Electric Guitar Left And Right

For this I used two dynamic microphones and a condenser similar to a reverse decca tree. The two dynamics (sure sm57s) on the edge of the cone  on axis and one off axis. The condenser Neuman TLM 103 is spaced half a metre in the middle capturing the full sound of the amp and the room. The great thing about this technique was that when mixing I could mix between the dynamics and the condenser to find a sound i was happy with.

Mixing Electric Guitars

Reverse Reverb Technique:

For the guitars I wanted to incorporate a the reverb reverse effect as a crescendo of sound to lead into the main part of the track. How I did this was by reversing the guitar parts, adding the reverb on another channel with the sample moved, added a large hall reverb to make the effect obvious then re-reverse the track and hey presto! The effect is fantastic but could easily be over used or over done, but in the right context can be used for a effective result.
To also add another Brian Eno trait was to have ambient reverb pads as an underlay of the soundscape. I used access synths free with pro tools and played the notes in, creating a one minute long ambient texture using the preset ‘DHR Ambience BC’ coupled with a reverb plugin with an extremely long reverb time to make each note I play fade in and out creating a smoother chord progression. The fortunate thing was that there was not tempo set for this ambeint part and so nothing was quantized at all, everything was played on the spot so to speak. I dulled down the sound by lowering the cutoff frequency and resonance creating a more subtle pad sound.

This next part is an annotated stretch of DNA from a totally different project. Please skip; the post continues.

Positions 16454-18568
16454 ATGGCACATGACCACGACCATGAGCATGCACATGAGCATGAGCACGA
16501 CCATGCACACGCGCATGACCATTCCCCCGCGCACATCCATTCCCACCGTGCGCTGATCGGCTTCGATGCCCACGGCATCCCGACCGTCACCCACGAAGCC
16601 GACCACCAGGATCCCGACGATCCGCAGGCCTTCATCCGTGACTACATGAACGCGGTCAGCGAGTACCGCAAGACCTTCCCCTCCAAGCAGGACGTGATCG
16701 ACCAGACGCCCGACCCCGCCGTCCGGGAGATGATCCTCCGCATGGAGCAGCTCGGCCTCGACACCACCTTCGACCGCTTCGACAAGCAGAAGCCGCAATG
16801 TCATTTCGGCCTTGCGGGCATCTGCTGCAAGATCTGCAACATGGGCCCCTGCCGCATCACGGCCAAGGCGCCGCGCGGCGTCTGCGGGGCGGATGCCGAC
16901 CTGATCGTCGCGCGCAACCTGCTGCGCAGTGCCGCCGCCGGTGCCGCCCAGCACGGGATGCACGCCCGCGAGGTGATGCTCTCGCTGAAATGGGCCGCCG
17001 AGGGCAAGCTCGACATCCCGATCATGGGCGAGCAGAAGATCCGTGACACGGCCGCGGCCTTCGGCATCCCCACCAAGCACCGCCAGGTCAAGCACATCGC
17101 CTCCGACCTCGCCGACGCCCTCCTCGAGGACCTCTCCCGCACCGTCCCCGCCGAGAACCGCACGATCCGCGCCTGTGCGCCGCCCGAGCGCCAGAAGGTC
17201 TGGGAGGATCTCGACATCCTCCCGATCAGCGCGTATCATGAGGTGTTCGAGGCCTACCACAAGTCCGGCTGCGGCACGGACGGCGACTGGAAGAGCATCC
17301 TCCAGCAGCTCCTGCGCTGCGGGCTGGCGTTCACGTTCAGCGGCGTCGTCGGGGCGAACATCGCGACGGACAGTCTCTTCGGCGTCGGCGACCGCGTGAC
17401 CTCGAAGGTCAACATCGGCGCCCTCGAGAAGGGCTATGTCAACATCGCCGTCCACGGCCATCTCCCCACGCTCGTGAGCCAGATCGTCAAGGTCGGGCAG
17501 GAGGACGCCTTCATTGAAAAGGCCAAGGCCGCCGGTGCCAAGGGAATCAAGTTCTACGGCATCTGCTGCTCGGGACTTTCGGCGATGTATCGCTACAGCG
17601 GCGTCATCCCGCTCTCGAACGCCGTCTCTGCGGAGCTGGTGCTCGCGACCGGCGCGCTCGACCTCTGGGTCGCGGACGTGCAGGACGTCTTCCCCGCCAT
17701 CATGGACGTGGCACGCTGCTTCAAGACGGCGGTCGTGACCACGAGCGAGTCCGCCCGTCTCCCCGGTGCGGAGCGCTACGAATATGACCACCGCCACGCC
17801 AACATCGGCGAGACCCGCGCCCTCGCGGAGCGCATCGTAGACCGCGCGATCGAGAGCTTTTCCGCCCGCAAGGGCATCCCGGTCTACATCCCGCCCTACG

Synth Lead

I also used a counter melody to flow with the piano part within this ambient movement .

Here below is the midi information for the melody synth, pro tools version of showing midi data, with also a piano roll similar to that of most DAW programs midi functionality.

For vocals i used Tom burgess, he did not use lyrics but oohs and ahhs, as i wanted to exsperiement with using the reverse technique and applying this to use as crescendo  to for another section of the piece, using volume automation to increase this effect.
We used a Neumann TLM 103 microphone with a basic setup using the cardioid microphone with a pop shield to stop sibilances and pops.
I used the reverse vocal effect on the vocals using the same technique for the guitars but applying more reverb to make the effect more obvious.


Final Views and Comments

Overall I am very happy with the project went, feeling like I have learnt more about how to implement recording techniques within a studio environment, especially learning about working in groups to get the project done to a high standard. With learning new software it was difficult to gets to grips with how to use the program effectively but as practice took its due course it became more easier to use fluently. If there was anything that I could change it would be to re-record everything looking more into record techniques perhaps or even more obscure ones to see what the sonic results would be like and how / if they contrasted with each other. Its been a long semester, but worth it all the same!